How to Crush the Competition on the Google Display Network

Ever wonder how your competitors are setting up their ad strategy or where they’re getting their most valuable traffic?  If you don’t keep up with your ads and continually optimize your reach, the competition is going to swoop in and take what’s yours.  That’s why we’ve put together this simple 5-step guide on how to crush the competition on the Google Display Network.

 

  1. Do Your Research: Conduct a competitive analysis of your top competitors.  I’m sure you know about MixRank, since you’re reading our blog.  So, head to mixrank.com, search for your competitor’s domains, and export all of the text ads, banner ads, and traffic sources to understand where you stand in relation to your competitors. 
  2. Drive More Reach:  Based on the ads you exported from your top competitors, cross-reference their campaign strategy against yours.  If they’re running significantly more campaigns than you, you know you’ll have re-visit your ad budget and scale your campaigns on other relevant sites.  On the other hand, of you’re competition isn’t running as many campaigns, that’s a good sign too that you don’t have to increase your budget tremendously to reach more customers. 
  3. Don’t Miss Out On the Traffic: From the traffic sources you exported from MixRank, add any placements that you’re not currently bidding on to your managed placements.  Be strategic about which ad groups you target these placements on, as the relevancy will impact your Quality Score.  To get started, make sure to add every placement on the exported list. If your competitor is running ads on these sites, you definitely don’t want to be left out.
  4. Optimize Your Budget:  As you know, not all placements will perform the same way. So, since you probably have some type of budget for your ad spend, you’ll need to monitor the performance of each placement and adjust your bids accordingly over time.  If you’re considering adding negative placements, it may be worthwhile to check back on MixRank to see if your competitors are still running ads on that traffic source before doing so.  You can delete a placement as well, which would be less drastic. By deleting a placement, your ad may still show up on the site but only when ad group’s topic or keyword targets are relevant to the content on the site.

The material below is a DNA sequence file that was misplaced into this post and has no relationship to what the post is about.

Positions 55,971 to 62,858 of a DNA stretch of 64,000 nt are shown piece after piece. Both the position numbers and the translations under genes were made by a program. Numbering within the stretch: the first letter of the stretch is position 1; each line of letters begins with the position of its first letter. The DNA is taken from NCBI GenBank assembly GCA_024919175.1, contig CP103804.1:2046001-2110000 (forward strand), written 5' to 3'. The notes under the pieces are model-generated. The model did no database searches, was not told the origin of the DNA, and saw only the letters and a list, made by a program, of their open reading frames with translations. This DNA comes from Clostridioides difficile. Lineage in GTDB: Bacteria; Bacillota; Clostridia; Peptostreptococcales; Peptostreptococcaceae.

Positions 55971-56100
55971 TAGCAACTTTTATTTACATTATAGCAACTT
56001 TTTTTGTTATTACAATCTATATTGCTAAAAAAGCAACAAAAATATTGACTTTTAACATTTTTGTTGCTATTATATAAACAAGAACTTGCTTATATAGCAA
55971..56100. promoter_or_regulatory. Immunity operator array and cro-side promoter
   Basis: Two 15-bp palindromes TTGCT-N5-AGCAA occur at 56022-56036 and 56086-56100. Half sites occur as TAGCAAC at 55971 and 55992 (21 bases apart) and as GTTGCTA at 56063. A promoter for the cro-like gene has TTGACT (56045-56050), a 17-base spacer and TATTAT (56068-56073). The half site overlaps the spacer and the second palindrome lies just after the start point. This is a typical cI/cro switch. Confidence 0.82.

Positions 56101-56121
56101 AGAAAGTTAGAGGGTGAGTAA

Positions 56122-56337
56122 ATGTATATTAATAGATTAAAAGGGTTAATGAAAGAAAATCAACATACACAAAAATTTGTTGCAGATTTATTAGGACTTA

5. Leverage Banner Ads: Similar to search ads, contextual ads on the Display Network appear right beside your top competitors’.  To eliminate the chances of a consumer clicking on your competitor’s ad completely, occupy the entire ad unit with a banner ad.  The nice thing about banner ads is that certain sizes will almost guarantee your ad will be above the fold on most sites.  The most popular sizes are 728×90, 160×600 and 300×250, but from my experience, 160×600 ads don’t perform as well as the others.  Here’s a visual of an ad unit, and how banner ads drive out the competition’s ads:

 

Bannerads
Contextualads

 

  • Russell

    Good post, but a key factor in winning the ad game would have to include a conversation regarding conversions once you drive the traffic to your site.We have tried MixRank, but would really love to see some info on how to use the software to help with LP conversions.There isn’t a way to measure competitors conversions.Thanks,

  • Anonymous

    Hey Russell – thanks for your comment. I didn’t mention landing pages on this particular post because it is about crushing the competition on the Google Display Network. However, I do agree that there are several other strategies outside of Google AdWords & the GDN that should be considered to further optimize your online marketing program.MixRank does have a landing page solution that shows you the different landing pages your competitors have tested. You can view landing pages within any ad report: http://www.youtube.com/watch?v=Xy9ZM0Ond9YThe metrics you can see with these landing pages aren’t conversions, but rather, "times seen" and "last seen" date. With these metrics, you can infer which landing pages are better performing.So, for instance, if you see 2 landing pages being split tested: one has a video and one doesn’t. The one with the video has a "times seen" metric of 10,000 and the landing page without the video has a "times seen" metric of 300 and a "last seen" date of 3 months ago – you can easily tell which landing page the advertiser deemed the better performing one and consider using similar elements in your own landing pages.Hope that helps – let me know if you’d like a demo of our product. I’d be happy to explain in more detail. Thanks for reading! 🙂